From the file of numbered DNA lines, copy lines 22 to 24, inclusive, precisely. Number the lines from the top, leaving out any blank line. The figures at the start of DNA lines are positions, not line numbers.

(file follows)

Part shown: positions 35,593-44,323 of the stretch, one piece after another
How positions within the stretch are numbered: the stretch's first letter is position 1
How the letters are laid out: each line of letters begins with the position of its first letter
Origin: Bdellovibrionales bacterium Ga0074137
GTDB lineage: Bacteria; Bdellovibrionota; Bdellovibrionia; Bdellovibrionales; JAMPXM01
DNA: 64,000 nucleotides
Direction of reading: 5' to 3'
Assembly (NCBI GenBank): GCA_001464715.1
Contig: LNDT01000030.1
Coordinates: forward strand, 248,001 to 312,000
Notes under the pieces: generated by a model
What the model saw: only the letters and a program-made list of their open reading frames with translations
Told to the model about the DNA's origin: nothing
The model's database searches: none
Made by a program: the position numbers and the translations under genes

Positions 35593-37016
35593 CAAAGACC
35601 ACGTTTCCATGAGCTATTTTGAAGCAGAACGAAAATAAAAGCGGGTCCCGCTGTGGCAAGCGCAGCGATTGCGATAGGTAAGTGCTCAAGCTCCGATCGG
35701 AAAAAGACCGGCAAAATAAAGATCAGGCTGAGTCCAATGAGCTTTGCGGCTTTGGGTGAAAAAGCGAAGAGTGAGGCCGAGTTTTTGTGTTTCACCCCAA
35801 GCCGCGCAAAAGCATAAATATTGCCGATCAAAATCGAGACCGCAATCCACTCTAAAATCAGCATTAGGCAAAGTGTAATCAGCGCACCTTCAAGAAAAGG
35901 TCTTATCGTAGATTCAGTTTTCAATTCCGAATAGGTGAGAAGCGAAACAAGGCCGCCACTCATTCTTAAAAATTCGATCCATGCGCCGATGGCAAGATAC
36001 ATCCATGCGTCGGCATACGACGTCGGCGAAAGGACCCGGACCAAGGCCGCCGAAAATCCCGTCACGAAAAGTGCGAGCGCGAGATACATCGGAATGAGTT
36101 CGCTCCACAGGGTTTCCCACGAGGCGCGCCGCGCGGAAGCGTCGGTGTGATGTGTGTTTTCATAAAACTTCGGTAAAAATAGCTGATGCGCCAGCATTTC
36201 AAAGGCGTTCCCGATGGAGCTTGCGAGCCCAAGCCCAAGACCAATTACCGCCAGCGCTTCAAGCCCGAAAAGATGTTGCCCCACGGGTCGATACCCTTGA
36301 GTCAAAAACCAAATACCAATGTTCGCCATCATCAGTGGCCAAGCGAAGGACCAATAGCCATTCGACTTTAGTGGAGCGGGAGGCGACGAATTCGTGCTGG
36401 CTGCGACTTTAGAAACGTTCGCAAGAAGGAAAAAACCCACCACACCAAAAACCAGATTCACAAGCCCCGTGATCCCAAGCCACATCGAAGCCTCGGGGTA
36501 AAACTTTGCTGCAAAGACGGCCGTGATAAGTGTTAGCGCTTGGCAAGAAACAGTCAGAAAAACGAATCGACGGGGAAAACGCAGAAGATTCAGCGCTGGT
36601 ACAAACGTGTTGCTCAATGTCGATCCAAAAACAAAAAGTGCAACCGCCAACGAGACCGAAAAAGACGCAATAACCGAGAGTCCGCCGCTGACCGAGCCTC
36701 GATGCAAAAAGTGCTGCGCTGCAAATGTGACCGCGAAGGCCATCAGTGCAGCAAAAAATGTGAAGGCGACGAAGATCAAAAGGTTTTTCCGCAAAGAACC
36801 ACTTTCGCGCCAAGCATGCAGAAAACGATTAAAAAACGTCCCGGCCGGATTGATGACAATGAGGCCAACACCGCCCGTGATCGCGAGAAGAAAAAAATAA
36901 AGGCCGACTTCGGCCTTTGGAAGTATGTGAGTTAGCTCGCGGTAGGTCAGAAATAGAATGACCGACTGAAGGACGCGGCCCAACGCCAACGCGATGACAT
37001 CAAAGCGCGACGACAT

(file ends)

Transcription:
36001 ATCCATGCGTCGGCATACGACGTCGGCGAAAGGACCCGGACCAAGGCCGCCGAAAATCCCGTCACGAAAAGTGCGAGCGCGAGATACATCGGAATGAGTT
36101 CGCTCCACAGGGTTTCCCACGAGGCGCGCCGCGCGGAAGCGTCGGTGTGATGTGTGTTTTCATAAAACTTCGGTAAAAATAGCTGATGCGCCAGCATTTC
36201 AAAGGCGTTCCCGATGGAGCTTGCGAGCCCAAGCCCAAGACCAATTACCGCCAGCGCTTCAAGCCCGAAAAGATGTTGCCCCACGGGTCGATACCCTTGA